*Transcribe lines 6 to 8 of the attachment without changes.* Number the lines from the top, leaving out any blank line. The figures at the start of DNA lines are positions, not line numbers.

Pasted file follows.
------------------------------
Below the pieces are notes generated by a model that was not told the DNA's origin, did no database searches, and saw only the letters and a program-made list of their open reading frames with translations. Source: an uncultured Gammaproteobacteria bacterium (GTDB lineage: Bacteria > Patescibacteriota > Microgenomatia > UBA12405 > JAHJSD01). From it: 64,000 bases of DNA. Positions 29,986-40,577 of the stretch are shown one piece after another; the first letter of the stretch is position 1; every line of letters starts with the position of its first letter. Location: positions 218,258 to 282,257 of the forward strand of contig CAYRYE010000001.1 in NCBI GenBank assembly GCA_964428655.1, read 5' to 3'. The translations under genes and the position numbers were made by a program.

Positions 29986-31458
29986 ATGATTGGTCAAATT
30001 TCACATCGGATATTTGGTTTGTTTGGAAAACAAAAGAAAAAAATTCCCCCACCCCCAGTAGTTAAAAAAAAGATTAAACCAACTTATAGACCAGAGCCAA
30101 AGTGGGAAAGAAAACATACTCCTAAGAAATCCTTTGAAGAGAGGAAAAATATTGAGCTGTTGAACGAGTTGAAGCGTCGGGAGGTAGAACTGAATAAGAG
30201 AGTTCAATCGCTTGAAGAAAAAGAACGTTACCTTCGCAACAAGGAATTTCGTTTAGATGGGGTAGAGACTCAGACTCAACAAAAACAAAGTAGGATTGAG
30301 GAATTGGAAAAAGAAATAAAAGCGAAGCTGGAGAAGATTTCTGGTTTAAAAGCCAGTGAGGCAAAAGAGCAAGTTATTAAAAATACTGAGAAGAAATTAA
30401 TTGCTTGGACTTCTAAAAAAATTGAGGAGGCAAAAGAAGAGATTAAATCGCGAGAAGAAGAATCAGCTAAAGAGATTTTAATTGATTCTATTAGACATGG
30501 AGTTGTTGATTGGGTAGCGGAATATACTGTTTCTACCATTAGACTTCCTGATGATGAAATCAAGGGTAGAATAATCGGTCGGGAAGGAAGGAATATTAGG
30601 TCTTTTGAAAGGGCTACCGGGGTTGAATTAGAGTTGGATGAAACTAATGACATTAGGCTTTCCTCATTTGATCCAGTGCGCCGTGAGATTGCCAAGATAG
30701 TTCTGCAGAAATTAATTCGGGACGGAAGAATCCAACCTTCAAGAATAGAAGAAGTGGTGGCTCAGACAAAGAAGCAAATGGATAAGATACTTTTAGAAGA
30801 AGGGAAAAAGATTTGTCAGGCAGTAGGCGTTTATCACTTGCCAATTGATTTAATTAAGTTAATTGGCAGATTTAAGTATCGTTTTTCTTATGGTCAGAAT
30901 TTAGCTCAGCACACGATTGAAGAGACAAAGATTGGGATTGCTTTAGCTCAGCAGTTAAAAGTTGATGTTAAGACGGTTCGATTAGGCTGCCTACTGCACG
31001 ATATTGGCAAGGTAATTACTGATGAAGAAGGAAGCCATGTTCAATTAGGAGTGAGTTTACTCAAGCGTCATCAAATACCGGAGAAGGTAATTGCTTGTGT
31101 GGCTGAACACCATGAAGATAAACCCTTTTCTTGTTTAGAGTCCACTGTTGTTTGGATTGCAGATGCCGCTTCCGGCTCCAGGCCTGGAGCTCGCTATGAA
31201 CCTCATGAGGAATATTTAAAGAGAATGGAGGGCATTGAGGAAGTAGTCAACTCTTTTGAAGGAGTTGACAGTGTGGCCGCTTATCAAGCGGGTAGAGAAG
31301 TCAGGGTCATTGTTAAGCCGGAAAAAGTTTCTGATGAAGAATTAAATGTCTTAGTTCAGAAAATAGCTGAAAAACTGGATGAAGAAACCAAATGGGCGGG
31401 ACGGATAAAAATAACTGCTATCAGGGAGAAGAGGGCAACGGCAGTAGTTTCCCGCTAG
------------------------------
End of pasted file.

30201 AGTTCAATCGCTTGAAGAAAAAGAACGTTACCTTCGCAACAAGGAATTTCGTTTAGATGGGGTAGAGACTCAGACTCAACAAAAACAAAGTAGGATTGAG
30301 GAATTGGAAAAAGAAATAAAAGCGAAGCTGGAGAAGATTTCTGGTTTAAAAGCCAGTGAGGCAAAAGAGCAAGTTATTAAAAATACTGAGAAGAAATTAA
30401 TTGCTTGGACTTCTAAAAAAATTGAGGAGGCAAAAGAAGAGATTAAATCGCGAGAAGAAGAATCAGCTAAAGAGATTTTAATTGATTCTATTAGACATGG